The city of Carmel’s German-themed holiday market opens Saturday, and organizers already are thinking about changes that could be made after its inaugural year.
The Christkindlmarkt is part of the city’s $5 million project to transform the Center Green in front of the Palladium into an ice rink and Christmas market. It is scheduled to run from this Saturday to Dec. 24, but will be closed on Nov. 23 for Thanksgiving.
In June, the city created a not-for-profit called Carmel Christkindlmarkt to oversee the market and hired Maria Murphy to be the CEO of the organization. The city hired Carmel Ice Skadium to operate the ice skating rink (see rendering below).
The Carmel City Council gave the Christkindlmarkt a total of $420,000 to fund the first year of operations. Initially, organizers expected the main sources of revenue to be sales of holiday merchandise at 40 huts run by Carmel Christkindlmarkt, a share of the revenue from third-party sales of food and beverages, and the money from the city.
A budget prepared in June for the first year of the event expected $737,500 in revenue and $541,625 in expenses.
But Murphy, who previously worked for Lake City Bank, said the first year of operations is already going differently than expected, so those figures are misleading.
For example, she didn’t expect any sponsorships, but several have been secured. She also didn’t anticipate attracting any independent vendors for the 40 huts at the market. Potential roadblocks for independent vendors included being required to sell either products from Germany or German-inspired items, and to be open any time the market is open.
But 18 of the huts (shown below on Monday) will be operated by outside businesses. Some of the vendors aren’t exactly German, like The Walking Waffle Co., but Murphy said waffles are something you would see at a German holiday market, which means they still fit with the theme.
Out of the remaining 22 huts, three will be used for ice rink management and 19 will be operated by Carmel Christkindlmarkt and sell items Murphy purchased during a trip to Germany in June.
The not-for-profit is using Express Employment Professionals to help hire about 35 temporary employees to manage the 19 huts. The employees will be trained on the items they’re selling, so they can discuss the history and origins of the German-made products.
Murphy said she didn’t know the total cost of purchasing the German goods because final shipping costs had not been finalized. It’s also possible more goods need to be purchased, depending on how sales go.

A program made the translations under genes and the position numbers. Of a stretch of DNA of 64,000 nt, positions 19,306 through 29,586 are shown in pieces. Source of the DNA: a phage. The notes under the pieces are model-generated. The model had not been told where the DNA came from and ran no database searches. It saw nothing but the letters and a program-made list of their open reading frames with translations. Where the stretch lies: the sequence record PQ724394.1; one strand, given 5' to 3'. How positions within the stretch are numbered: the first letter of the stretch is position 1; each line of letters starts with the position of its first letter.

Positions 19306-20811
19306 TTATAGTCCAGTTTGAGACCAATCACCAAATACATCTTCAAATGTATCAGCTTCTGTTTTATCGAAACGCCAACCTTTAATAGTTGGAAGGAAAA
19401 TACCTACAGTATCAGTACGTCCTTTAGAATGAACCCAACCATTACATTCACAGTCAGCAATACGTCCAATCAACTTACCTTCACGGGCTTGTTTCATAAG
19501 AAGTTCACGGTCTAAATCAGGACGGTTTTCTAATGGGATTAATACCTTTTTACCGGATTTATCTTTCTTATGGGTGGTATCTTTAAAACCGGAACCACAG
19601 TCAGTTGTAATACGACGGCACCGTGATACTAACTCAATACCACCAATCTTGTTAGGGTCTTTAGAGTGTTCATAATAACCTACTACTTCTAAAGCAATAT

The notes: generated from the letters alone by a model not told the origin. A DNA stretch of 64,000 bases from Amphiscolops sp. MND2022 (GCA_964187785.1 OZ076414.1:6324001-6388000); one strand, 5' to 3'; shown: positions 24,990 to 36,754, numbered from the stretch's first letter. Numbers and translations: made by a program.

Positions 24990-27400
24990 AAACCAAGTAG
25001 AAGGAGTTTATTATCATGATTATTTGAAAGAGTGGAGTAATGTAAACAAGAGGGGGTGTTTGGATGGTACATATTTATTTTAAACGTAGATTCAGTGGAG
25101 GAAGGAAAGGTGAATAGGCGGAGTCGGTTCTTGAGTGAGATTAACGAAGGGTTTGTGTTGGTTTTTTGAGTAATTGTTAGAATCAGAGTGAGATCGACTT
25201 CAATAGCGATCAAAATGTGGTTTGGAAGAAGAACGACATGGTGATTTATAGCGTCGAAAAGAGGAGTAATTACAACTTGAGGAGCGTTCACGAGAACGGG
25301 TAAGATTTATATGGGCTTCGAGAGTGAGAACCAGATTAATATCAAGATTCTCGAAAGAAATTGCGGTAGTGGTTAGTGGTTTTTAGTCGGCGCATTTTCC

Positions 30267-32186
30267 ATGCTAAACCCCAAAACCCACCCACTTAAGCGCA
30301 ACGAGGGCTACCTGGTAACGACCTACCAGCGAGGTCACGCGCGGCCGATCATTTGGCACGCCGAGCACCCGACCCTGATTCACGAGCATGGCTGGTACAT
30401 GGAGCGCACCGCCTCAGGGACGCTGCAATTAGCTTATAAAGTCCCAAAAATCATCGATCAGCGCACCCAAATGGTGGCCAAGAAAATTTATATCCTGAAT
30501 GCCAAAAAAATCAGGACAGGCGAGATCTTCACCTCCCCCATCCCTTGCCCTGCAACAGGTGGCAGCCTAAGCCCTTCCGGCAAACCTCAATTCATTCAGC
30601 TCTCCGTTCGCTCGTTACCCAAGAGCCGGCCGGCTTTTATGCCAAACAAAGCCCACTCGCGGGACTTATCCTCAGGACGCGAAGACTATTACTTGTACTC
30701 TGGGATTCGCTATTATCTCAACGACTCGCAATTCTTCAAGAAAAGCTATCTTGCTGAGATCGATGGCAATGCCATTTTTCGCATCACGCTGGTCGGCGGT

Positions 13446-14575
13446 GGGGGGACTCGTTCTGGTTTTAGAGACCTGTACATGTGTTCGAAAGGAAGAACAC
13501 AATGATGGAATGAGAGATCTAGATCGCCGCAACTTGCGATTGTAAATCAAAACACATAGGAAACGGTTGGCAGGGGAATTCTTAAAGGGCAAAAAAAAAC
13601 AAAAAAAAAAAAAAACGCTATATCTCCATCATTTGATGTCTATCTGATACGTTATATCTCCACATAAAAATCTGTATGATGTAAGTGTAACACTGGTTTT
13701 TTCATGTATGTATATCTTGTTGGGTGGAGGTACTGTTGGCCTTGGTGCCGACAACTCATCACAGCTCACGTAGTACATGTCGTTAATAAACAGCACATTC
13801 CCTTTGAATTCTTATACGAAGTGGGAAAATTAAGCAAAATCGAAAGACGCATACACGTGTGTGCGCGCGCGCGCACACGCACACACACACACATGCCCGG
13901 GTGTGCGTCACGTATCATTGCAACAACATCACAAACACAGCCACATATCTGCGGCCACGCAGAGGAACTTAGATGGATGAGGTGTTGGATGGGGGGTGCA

“It’s a significant amount of money,” Murphy said. “It’s a moving number depending on the shipping and additional products we discover we need.”
The not-for-profit’s board declined to say how much has been spent to-date on purchasing items from Germany or what the expected return on investment could be if all the items are sold.
But Murphy said she’s already considering changes to the ratio of in-house huts to those run by outside vendors, depending on how sales shake out in the first year. She wants to ensure the not-for-profit is getting a good return on the items it's selling and finding the right balance of vendors while ensuring a wide range of authentic German products is still available.
“Do we need to keep some of those in the mix to get some of the high-end outside product that a vendor wouldn’t invest in?” Murphy said. “We don’t want this to end up being run of the mill.”
The outside vendors are not charged any up-front rental costs, and Christkindlmarkt covers the cost of electricity, heat and other infrastructure-related expenses. But the not-for-profit collects 20 percent of sales from all outside vendors.
That arrangement could change next year too, according to Murphy.
“It’s not about making a profit, but being able to fund it,” Murphy said. “I want to be self-sustainable in three years.”
The June budget estimated $285,500 in revenue from the not-for-profit selling its items, and $32,000 in revenue from third-party food and beverage sales. It did not account for any revenue from retail sales from other vendors, because at the time Murphy didn’t expect to attract any.
There’s also a possibility that more huts will be added next year. Murphy said she still gets requests from businesses about having a presence at the market.
Hours could change as well. This year, the market will be open 4 p.m. to 9 p.m. Wednesdays and Thursdays, 1 p.m. to 10 p.m. Fridays and Saturdays, and 1 p.m. to 9 p.m. Sundays.
“If no one is coming on Wednesdays, then we might just close on Wednesdays,” Murphy said.